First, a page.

Beatrice & Virgil tells an allegorical tale about the Holocaust premiering at Toronto’s Factory Theatre
Yann Martel, the beloved Canadian author of Life of Pi, had a hard time writing his third book, Beatrice & Virgil. At least, if the story is as autobiographical as it appears — it follows an author struggling to complete a new novel after the global success of his bestselling animal allegory … sound familiar? — then we can believe it was a difficult journey.
And no wonder: Beatrice & Virgil is an allegorical story about the Holocaust, once again involving animals. There are easier subjects, and safer ways to treat them. Theodor Adorno warned that writing poetry after Auschwitz is barbaric, and here we have a monkey and a donkey talking about genocide. It’s risky.
The Factory Theatre has taken up Martel’s daring literary project with a new stage adaptation of the novel premiering on April 17. It stars Damien Atkins and Pierre Brault playing two characters each. I sat down with Atkins last week to talk about the failure of language, and how we can try to understand evil and still retain the ability to judge it.
The novel Beatrice & Virgil was originally conceived as a two-sided flipbook that would meet in the middle: one half was supposed to be a piece of fiction, the other a non-fiction essay. Martel narrates the rejection of this plan through the experiences of Henry, his alter-ego in the book. Henry labors to complete the novel, but his publishers squash it when he turns in the first draft.
Reeling from the rejection, Henry abandons writing and instead pursues other interests, such as theatre and music. He seems to find a contented life, until one day he receives an enigmatic letter from one of his readers, a creepy old taxidermist living nearby, who happens to be writing a very strange and gripping play about two traumatized animals.
The play Beatrice & Virgil, adapted from Martel’s novel by first-time playwright Lindsay Cochrane, reproduces the taxidermist’s script, as well as Henry’s encounters with this troubling man. If it’s anything like the novel, the play unfolds at a beautiful rhythm, each turn arriving at just the right moment. I would hate to ruin a single revelation with any more information than this.
But just as the book was for Martel, Beatrice & Virgil is a problem play: firstly, the taxidermist approaches Henry because he has a problem — he can’t figure out an ending; but more importantly, the play itself is problematic. How do you talk about something like the Holocaust? “Part of what the play discusses is the inadequacy of words to chart our experiences,” says Atkins.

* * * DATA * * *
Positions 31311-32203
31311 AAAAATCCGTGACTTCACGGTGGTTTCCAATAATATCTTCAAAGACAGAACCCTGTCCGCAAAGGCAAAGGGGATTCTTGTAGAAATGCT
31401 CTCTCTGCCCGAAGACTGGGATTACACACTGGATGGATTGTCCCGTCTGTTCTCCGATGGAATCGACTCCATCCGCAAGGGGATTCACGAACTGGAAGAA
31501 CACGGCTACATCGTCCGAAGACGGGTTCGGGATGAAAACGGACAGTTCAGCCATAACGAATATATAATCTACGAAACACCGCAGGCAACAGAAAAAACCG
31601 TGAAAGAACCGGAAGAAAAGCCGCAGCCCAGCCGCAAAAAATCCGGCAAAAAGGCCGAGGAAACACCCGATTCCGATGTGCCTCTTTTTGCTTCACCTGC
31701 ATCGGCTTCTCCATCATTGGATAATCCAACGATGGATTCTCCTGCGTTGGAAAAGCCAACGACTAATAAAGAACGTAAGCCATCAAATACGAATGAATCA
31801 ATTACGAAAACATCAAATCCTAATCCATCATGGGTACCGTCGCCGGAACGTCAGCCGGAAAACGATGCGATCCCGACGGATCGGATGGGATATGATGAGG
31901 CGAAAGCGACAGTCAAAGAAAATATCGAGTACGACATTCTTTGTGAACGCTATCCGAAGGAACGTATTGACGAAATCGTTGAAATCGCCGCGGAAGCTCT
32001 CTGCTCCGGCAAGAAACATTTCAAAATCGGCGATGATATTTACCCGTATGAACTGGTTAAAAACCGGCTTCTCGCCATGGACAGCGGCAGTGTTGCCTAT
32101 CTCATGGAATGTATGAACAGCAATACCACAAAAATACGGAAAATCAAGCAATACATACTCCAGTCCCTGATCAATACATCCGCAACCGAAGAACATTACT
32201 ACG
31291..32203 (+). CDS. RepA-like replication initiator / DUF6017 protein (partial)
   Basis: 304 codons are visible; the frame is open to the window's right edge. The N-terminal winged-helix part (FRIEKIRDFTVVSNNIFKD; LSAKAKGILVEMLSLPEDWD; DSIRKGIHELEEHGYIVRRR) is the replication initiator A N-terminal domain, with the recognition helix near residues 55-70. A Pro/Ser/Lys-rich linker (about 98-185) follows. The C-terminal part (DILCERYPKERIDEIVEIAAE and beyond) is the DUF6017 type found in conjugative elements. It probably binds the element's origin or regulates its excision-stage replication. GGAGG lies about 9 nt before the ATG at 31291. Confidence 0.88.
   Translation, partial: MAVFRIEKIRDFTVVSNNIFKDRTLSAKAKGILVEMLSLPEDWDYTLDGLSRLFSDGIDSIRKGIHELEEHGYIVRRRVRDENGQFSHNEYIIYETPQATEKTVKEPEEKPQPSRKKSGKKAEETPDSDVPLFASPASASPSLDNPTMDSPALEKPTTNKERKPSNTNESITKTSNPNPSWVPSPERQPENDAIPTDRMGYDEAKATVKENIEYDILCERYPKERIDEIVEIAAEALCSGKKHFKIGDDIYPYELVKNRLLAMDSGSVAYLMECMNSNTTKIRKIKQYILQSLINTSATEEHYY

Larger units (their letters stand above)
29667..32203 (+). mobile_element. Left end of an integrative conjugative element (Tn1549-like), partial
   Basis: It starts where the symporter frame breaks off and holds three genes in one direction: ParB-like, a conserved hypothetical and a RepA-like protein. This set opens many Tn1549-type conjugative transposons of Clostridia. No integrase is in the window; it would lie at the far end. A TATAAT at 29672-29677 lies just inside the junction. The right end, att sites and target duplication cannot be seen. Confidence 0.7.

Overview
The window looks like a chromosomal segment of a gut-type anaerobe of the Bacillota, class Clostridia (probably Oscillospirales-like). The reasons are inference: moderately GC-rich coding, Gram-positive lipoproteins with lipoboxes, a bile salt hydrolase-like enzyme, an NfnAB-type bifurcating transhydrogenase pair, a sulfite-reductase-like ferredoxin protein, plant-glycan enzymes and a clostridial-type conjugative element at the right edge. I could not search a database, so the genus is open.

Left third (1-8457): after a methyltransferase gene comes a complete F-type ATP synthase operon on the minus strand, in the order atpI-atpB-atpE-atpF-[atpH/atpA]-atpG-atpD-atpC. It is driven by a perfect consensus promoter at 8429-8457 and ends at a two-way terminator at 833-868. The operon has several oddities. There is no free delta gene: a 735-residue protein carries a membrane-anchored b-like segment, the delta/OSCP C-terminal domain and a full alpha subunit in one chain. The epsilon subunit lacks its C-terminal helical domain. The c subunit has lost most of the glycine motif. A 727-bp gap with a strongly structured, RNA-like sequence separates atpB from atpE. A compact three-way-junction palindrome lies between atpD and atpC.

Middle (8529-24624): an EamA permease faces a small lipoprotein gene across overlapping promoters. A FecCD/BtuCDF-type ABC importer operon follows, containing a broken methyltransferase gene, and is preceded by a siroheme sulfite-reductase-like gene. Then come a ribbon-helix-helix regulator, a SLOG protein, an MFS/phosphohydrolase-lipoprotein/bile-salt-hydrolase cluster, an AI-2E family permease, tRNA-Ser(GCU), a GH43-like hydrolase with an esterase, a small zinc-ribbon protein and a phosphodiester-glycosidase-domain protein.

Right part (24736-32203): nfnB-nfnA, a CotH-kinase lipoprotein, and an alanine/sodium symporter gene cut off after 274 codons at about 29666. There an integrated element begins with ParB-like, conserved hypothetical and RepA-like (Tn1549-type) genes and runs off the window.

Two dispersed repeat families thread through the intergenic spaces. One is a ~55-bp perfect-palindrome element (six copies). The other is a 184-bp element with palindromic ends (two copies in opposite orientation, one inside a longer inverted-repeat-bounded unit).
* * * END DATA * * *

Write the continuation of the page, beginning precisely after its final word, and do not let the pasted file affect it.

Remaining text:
“It is a hopeless task to represent with enough honesty and enough truth and enough intelligence these big things, but it is important to try nonetheless,” Atkins observes. “Even if it is a hopeless task. Even if we are constantly failing. So in that sense, the problem is not resolved … but it is an affirmation of the intent.”
Martel isn’t Jewish, and he didn’t write Beatrice & Virgil to preserve or affirm a connection to his own heritage. But that apparent disconnection is NOT one of the play’s problems, according to Atkins:
“As the days and the months and years go by and it gets further and further away from us, it is our duty to keep a personal connection with that event, however we can, in a respectful way. We have to personally implicate ourselves, even if we have no connection. Because that is the only way that such a thing can be prevented from happening again.”
The key to avoiding these horrific outcomes is learning to recognize evil early on. “Part of the problem is hope!” says Atkins. “We don’t want to believe that some people are bad, or that their motives are dark, or that things can get worse.”
Part of the danger of writing about the Holocaust is the risk of making it more palatable. “Beatrice & Virgil is not a book that in any way excuses anything,” Atkins explains. “By looking at these difficult stories, we actually strengthen our commitment and our ability to make judgments. It doesn’t water down that ability: it actually strengthens it.”
Though based in a history of terror and cruelty, the two title characters — Beatrice the donkey, Virgil the monkey — are uniquely empathetic beings. We steel our hearts for stories about evil, but these two speak to us from a place of grace. It’s irresistible. No doubt the play at Factory Theatre will disturb and trouble audiences, but it will also beckon toward something beautiful. Maybe even hope.
- Beatrice & Virgil runs from April 17 to May 11 at Factory Theatre (125 Bathurst St.)
- Shows run Tuesday through Saturday at 8pm, with matinees on April 20 & 27, and May 3, 4, 10, & 11 at 2pm.
- Tickets start at $23 (plus applicable service charges), with limited tickets for pay-what-you-can Sunday, and can be purchased here.
Photo of Damien Atkins and Pierre Brault by Joanna Akyol